Haunted by authoritarian past

By Robert Plummer, BBC News, Friday 26 March 1999, Published at 22:54 GMT

It has been 10 years since military rule ended in Paraguay with the ousting of General Alfredo Stroessner, but the country is still struggling to escape its infamous authoritarian past.

The main problem is that although the general himself was forced to leave Paraguay, the organisation that served as his political vehicle during his 35-year rule—the Colorado Party—still has a firm grip on the levers of power.

Despite the best efforts of two significant opposition parties, whoever controls the Colorados controls Paraguay.

Hence the bitter factional feuding within the party that has now culminated in the murder of Vice-President Luis Maria Argana and moves to impeach the president, Raul Cubas.

President-General pact

The catalyst for the current crisis in Paraguay is the former army commander Lino Oviedo, who is closely linked to Mr Cubas.

In 1996, General Oviedo defied orders to resign his command and staged an unsuccessful coup attempt, but he still managed to win the Colorados' nomination for last year's presidential election before being both disqualified and jailed.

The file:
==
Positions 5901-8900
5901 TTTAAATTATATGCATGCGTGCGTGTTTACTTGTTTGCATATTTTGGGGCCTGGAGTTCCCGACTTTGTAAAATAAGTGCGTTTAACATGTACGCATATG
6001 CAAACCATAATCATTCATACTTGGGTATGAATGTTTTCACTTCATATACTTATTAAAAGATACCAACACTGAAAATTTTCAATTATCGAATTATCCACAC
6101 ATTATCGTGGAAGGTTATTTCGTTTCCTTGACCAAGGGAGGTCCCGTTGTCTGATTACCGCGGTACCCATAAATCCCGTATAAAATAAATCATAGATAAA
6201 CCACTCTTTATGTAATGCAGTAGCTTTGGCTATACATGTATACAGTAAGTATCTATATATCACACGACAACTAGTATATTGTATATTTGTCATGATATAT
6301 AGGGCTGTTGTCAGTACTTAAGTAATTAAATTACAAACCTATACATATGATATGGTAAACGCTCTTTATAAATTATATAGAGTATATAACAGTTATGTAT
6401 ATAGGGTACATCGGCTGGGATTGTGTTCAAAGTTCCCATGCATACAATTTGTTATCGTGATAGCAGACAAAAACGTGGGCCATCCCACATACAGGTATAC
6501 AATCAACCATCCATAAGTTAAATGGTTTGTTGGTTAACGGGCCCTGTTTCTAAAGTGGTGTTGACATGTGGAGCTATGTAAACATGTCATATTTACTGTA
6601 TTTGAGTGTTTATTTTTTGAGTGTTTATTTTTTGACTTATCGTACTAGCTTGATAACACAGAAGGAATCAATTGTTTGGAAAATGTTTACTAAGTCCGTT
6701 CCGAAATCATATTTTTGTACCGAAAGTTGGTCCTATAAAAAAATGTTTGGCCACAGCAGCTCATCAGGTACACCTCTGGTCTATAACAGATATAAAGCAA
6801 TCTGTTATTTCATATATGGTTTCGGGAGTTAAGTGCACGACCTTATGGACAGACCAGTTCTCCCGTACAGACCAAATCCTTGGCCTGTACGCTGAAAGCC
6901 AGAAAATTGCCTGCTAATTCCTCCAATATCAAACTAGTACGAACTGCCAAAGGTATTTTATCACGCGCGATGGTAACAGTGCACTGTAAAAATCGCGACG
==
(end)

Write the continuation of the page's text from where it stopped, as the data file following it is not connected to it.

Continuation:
Mr Cubas came to power promising to free the ex-general, which he duly did, despite a Supreme Court ruling that this was unconstitutional.

The victory of the Cubas-Oviedo faction was a blow for Mr Argana, who had been a key figure in the Colorados since the Stroessner years and had expected to clinch the presidential nomination himself.

In the event, he settled for the vice-presidency, but remained a fierce rival until he was assassinated on Tuesday.

Unrest on the streets

With supporters of both factions increasingly taking to the streets, Paraguay's fragile democracy is now in danger of coming apart at the seams.

The consequences of any renewed lapse into authoritarian ways would draw an immediate response from Paraguay's trading partners in the Mercosur economic bloc: Brazil, Argentina and Uruguay.

Following General Oviedo's coup attempt three years ago, Mercosur changed its rules to state that all member countries must be democracies.

Any moves to dissolve the Paraguayan Congress would lead to the country's expulsion from the trade alliance.